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What if Peter Pan’s arch-enemy was a woman?

J.M. Barrie’s Peter Pan; or The Boy Who Would Not Grow Up has exercised the popular imagination since its first performance in 1904. Yet not everyone is aware of Peter Pan’s stage history or the darker currents that underlie the apparently escapist story of Wendy Darling and her brothers flying away from their nursery to the “Never Land”, a fantasy world of make-believe and adventures with Captain Hook and his pirates, mermaids, and other characters drawn from children’s games. Sally Cookson’s production at London’s National Theatre in the winter season 2016-17 returns to the darker roots of Peter Pan, reaching back beyond its first performance to Barrie’s earliest notes towards the play, where he imagined Captain Hook, Peter’s arch-enemy, being played by a woman.

Captain Hook is traditionally played by the same actor who played Mr. Darling, Wendy’s father. This adds an extra layer to the children’s “escape” to Never Land, and underlines the idea that they are acting out roles and relationships from the “real” world. The villainous pirate captain doubling the father who works in a bank may suggest that the children are revolting against the prospect of a nine-to-five job and a programmed adult existence. As Peter says towards the end of the play: “Would you send me to school? … And then to an office? … I don’t want to go to school and learn solemn things. No one is going to catch me, lady, and make me a man. I want always to be a little boy and to have fun!” In early performances these lines would cause young men in the audience to cheer and stamp their feet. But it is far from clear how the flamboyant Captain Hook incarnates the bourgeois values that Peter rejects.

In her National Theatre production (first performed at the Bristol Old Vic in 2012), Sally Cookson digs into Peter Pan’s textual history to stage a different kind of doubling for Captain Hook, and a different symbolic interpretation of the antagonism between Hook and Peter. In Barrie’s original notes towards the play he jotted: “Pirate Captain — Miss Dorothea Baird (‘See how he scowls,’) His awful ugliness much insisted on.” Dorothea Baird played Mrs. Darling in the first run of Peter Pan but Barrie never acted on the idea of having her double with the role of the pirate captain, even though the play has a long history of cross-dressed roles: until quite recently, the character of Peter Pan himself was always played by a woman.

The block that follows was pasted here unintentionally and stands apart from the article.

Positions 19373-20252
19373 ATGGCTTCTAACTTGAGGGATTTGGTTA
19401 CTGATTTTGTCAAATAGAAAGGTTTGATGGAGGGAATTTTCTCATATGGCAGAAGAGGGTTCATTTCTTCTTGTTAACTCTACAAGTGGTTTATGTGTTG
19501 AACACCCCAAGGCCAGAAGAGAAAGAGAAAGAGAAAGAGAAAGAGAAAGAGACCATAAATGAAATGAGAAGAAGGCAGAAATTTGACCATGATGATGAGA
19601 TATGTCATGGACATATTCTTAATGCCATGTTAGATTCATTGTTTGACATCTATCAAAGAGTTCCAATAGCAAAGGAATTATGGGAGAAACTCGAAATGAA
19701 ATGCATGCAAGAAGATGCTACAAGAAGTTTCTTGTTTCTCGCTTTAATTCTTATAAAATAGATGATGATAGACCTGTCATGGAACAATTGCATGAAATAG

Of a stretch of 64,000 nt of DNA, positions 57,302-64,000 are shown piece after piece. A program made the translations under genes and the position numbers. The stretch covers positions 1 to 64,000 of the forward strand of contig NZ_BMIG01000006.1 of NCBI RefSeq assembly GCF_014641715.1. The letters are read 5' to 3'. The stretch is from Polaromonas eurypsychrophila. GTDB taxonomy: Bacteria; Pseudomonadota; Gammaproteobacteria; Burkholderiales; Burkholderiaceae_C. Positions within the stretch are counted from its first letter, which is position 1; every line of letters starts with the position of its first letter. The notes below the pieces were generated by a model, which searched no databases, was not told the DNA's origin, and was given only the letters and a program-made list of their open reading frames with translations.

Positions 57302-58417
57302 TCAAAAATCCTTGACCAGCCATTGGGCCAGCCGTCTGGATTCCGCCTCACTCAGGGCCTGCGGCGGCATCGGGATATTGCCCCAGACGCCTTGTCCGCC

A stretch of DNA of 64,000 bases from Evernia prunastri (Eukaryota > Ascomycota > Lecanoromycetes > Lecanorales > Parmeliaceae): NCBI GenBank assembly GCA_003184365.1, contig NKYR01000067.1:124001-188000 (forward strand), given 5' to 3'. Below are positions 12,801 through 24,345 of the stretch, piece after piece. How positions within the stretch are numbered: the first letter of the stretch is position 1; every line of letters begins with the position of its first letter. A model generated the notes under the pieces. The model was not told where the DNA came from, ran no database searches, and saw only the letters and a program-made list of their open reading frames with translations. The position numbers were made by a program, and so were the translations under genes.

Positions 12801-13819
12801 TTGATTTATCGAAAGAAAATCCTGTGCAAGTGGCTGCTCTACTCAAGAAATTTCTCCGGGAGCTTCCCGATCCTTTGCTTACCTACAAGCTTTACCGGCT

Peter Pan at the National Theatre, a co-production with Bristol Old Vic © Steve Tanner. Used with permission

The idea of Mrs. Darling doubling as Captain Hook seems to tie in, as Andrew Birkin has commented, with another relic from the developmental stages of the play. Peter Pan had many different titles in its draft stages, and at one point its full title was Peter Pan; or The Boy Who Hated Mothers. Peter’s hatred of mothers is still evident in two scenes of the play as we know it. Wendy and her brothers, having flown out of their nursery window to arrive in Never Land, finally decide to go home after Wendy tells a story that imagines their return. The story ends: “‘See dear brothers,’ says Wendy, pointing upward, ‘there is the window standing open.’ So up they flew to their loving parents, and pen cannot describe the happy scene over which we draw a veil.” But Peter counters this projected happy ending with a chilling story of his own: “Wendy, you are wrong about mothers. I thought like you about the window… and then I flew back, but the window was barred, for my mother had forgotten all about me and there was another little boy sleeping in my bed.”

Peter’s version establishes the mother as an enemy whose actions are to be feared. What’s more, Peter seems to be engaged in a battle with Mrs. Darling for the affections of Wendy and the others. After Wendy’s story, the children fly back to London, but Peter flies faster and gets there first. The nursery window is open but Peter rushes to close it, saying, “Now when Wendy comes she will think her mother has barred her out, and she will have to come back to me!” Confronted by Mrs. Darling’s tears he observes, “she is awfully fond of Wendy. I am fond of her too. We can’t both have her, lady! Come on, Tinkerbell; we don’t want any silly mothers!”

If Captain Hook is played by the same actor as Mrs. Darling, the struggle between Peter and Wendy’s mother for possession of Wendy becomes central to the play. Sally Cookson’s casting gives scope for all sorts of potential interpretations. She perhaps misses a trick by making Hook a female pirate captain rather than playing with the cross-dressing suggested in Barrie’s original note. But she brings to life a layer of the play that has been hidden since its pre-history, and gives the (female) actor playing Hook a much richer character to work with.

Featured image credit: Scene from Peter Pan where Peter (Mary Martin) shows the Darling children he can fly by Rothschild, Los Angeles. Public Domain via Wikimedia Commons.

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